He’s hoping that it’s the latest step, so to speak, in the right direction.
Britton will undergo his third checkup from Dr. Kenneth Jung of the Kerlan-Jobe Orthopedic Clinic in Los Angeles before he flies to Sarasota and reports early to spring training. He expects to receive more encouraging news - that he’s still a bit ahead of schedule.
Calling into the “Orioles Hot Stove Show” last night on 105.7 The Fan, Britton said he’s walking in sneakers now that he’s out of the boot, hasn’t experienced any setbacks and doesn’t really give the foot much thought. He’ll learn more about his camp schedule upon his arrival, including when he can play catch and build up his arm.
Head athletic trainer Brian Ebel, promoted from assistant this winter, already has visited Britton to check on his rehab.
“It’s moving along well,” Britton said. “I’m walking without a limp, which is nice. The strength in my calf and everything is kind of coming back. So I’m in a good spot right now. I’m feeling really good. I’ll see the doctor again one more time and then I’ll head out to Sarasota and get ready to start throwing and doing some other baseball stuff that I’ll be allowed to do. But I’ll have a little bit more clarity once the doctor sees it, puts his hands on it and gauges where he thinks the ligament’s at right now.
“I’m seven weeks removed from surgery, so I’m in a time now where he can start doing a lot more movements on body weight and things like that. So, yeah, I’m excited where I’m at. A little ways to go, obviously, but nothing but positive news so far.”
Jung performed the surgery on Dec. 21 after Britton ruptured the Achilles two days earlier while running sprints as part of his workout at agent Scott Boras’ training center.
Early projections had Britton missing the first half of the season, but he remained optimistic last night that he could return in May. He won’t rush it, of course, but the possibility still exists.
“If you’re saying everything falls in line the way it should, I think that’s realistic to be pitching off a mound and things like that,” he said. “My understanding is you protect the surgery as long as you can and then after about 12 weeks post-surgery it’s pretty much you’re free to go. And so as quickly as you can get yourself in game shape without risking an arm injury and things like that, it’s kind of on you. The doctor kind of lets you go after 12 weeks and I’m over halfway there. But at the same time we’ve got to make sure my arm’s ready. It’s not like 12 weeks comes up and I can pitch in a big league game.
“I haven’t been able to do my offseason throwing like I wanted to. I was in the process of that when I got hurt, so there are different stages that I’ve got to get done. But so far everything’s going really well and hopefully I can get back as quick as possible and not have any setbacks. That’s the main focus.
“Luckily, every time I’ve talked to the doctor he’s been really surprised with the lack of inflammation I’ve had, the swelling. I really haven’t had any, which is rare, so it’s been pretty positive this entire time.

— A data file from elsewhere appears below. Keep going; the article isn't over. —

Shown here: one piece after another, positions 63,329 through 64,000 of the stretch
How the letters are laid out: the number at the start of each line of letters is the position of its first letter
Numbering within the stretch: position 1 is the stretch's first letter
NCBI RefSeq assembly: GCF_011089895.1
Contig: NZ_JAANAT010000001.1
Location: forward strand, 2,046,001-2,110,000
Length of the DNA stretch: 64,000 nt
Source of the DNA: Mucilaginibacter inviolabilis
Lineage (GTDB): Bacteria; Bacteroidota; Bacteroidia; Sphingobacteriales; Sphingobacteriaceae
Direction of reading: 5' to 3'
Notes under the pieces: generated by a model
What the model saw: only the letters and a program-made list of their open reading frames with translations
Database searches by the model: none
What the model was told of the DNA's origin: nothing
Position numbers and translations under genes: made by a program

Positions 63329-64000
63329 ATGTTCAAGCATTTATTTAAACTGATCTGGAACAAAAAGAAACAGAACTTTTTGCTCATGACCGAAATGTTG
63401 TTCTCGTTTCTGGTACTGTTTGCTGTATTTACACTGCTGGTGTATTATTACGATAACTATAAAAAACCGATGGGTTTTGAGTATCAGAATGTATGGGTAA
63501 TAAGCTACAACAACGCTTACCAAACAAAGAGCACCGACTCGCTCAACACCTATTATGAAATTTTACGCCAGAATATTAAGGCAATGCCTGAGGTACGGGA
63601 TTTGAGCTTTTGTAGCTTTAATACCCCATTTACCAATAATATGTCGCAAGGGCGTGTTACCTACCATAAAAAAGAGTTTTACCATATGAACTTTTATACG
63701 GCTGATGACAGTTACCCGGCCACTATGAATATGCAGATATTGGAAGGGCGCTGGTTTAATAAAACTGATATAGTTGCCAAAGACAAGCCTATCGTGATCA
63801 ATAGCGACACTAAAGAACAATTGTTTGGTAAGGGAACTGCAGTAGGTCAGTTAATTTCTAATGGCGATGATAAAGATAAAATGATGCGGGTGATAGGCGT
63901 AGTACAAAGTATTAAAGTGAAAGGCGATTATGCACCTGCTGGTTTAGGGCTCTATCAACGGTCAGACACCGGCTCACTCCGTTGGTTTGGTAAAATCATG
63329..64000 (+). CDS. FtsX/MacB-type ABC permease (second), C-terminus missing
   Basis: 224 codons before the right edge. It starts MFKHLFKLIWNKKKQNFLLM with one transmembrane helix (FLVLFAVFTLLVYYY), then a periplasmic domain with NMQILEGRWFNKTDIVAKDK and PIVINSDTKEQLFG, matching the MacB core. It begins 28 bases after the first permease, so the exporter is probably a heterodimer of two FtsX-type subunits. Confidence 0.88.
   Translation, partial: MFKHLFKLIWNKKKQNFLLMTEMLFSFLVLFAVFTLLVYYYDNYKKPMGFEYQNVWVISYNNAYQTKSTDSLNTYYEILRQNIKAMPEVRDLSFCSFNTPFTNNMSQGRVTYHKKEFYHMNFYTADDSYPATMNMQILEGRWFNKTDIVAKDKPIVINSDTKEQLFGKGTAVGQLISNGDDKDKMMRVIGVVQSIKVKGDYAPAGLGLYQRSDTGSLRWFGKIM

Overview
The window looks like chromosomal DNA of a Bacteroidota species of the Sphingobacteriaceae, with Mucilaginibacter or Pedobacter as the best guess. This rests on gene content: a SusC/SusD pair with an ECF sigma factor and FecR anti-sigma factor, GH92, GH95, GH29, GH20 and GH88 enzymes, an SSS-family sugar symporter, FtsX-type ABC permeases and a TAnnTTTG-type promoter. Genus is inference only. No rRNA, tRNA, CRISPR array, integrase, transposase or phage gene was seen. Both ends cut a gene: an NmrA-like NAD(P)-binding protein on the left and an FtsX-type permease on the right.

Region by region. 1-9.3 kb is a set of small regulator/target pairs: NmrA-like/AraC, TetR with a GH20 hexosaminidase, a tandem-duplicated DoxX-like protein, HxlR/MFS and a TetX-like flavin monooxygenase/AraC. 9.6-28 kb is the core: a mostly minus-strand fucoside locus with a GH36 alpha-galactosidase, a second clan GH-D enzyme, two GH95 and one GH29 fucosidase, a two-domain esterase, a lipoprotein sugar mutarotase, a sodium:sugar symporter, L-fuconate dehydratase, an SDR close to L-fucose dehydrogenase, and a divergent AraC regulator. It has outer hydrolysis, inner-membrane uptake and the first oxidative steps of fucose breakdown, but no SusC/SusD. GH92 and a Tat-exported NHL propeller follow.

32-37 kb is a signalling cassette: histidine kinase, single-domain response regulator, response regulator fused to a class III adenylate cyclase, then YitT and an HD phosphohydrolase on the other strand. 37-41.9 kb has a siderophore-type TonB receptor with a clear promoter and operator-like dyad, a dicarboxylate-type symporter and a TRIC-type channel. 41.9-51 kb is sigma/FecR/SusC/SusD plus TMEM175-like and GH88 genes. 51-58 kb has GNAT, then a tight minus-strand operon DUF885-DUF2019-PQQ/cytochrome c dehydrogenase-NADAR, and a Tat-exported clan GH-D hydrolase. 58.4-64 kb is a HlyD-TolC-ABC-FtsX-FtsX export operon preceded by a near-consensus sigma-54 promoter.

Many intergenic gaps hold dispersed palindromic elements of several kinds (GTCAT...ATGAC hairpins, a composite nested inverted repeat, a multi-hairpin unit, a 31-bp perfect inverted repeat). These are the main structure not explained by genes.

“I think the biggest thing that scares me is the first time you run again. There are some mental hurdles I’m going to have to get over. Touching first base on a PFP or getting stepped on when you’re walking and getting a flat tire. Little things you don’t really think about too often. But now that I’m walking full-time in a shoe with my kid, I don’t even think about it, which I guess is really good. I walk on sidewalks and I’m not worried about slipping or tripping, so I think I’m a little bit ahead of the game mentally, but there are still some things I’ll need to get over before I’m ready to go 100 percent running and pitching and things like that.”
I reminded Britton last night that the Orioles still need three starters for their rotation and former teammate Jake Arrieta - also a Boras client - remains on the free agent market. Perhaps Britton could talk him into coming back.
Britton laughed and dismissed the idea. Arrieta will get paid, Britton said, but not by the Orioles.
“I don’t think he’s coming back,” Britton said.
So much for me starting that rumor. I had such grand plans.
“I wouldn’t back that horse,” Britton said.
Meanwhile, yesterday marked the 10-year anniversary of the Erik Bedard trade to the Mariners that gave the Orioles Tony Butler and four other guys.
OK, I’m done making that joke. I promise.
I can’t believe that 10 years have passed. Time really does fly.
As a fun activity, give me your picks for the top five best trades in Orioles history. I’ve heard the above mentioned as being No. 1. Others will nominate Frank Robinson from the Reds for Milt Pappas in 1965. The J.J. Hardy deal with the Twins in 2010 shouldn’t be ignored. Same goes for the 1968 trade that brought Mike Cuellar from the Astros.
I’m fond of the 1974 deal that sent Enos Cabell and Rob Andrews to the Astros for Lee May and someone named Jay Schlueter. And the 10-player trade with the Yankees in 1976, with Scott McGregor, Tippy Martinez, Rick Dempsey, Rudy May and Dave Pagan coming to Baltimore.
The 1974 trade of Dave McNally, Rich Coggins and Bill Kirkpatrick to the Expos for Ken Singleton and Mike Torrez worked out quite nicely for the Orioles. I hated it as a kid, unable to comprehend why the Orioles would part with McNally and Coggins and knowing so little about the Expos or any of their players.
Executive vice president Dan Duquette stole reliever Brad Brach from the Padres in November 2013, an under-the-radar transaction involving minor league pitcher Devin Jones. Some of his finest work.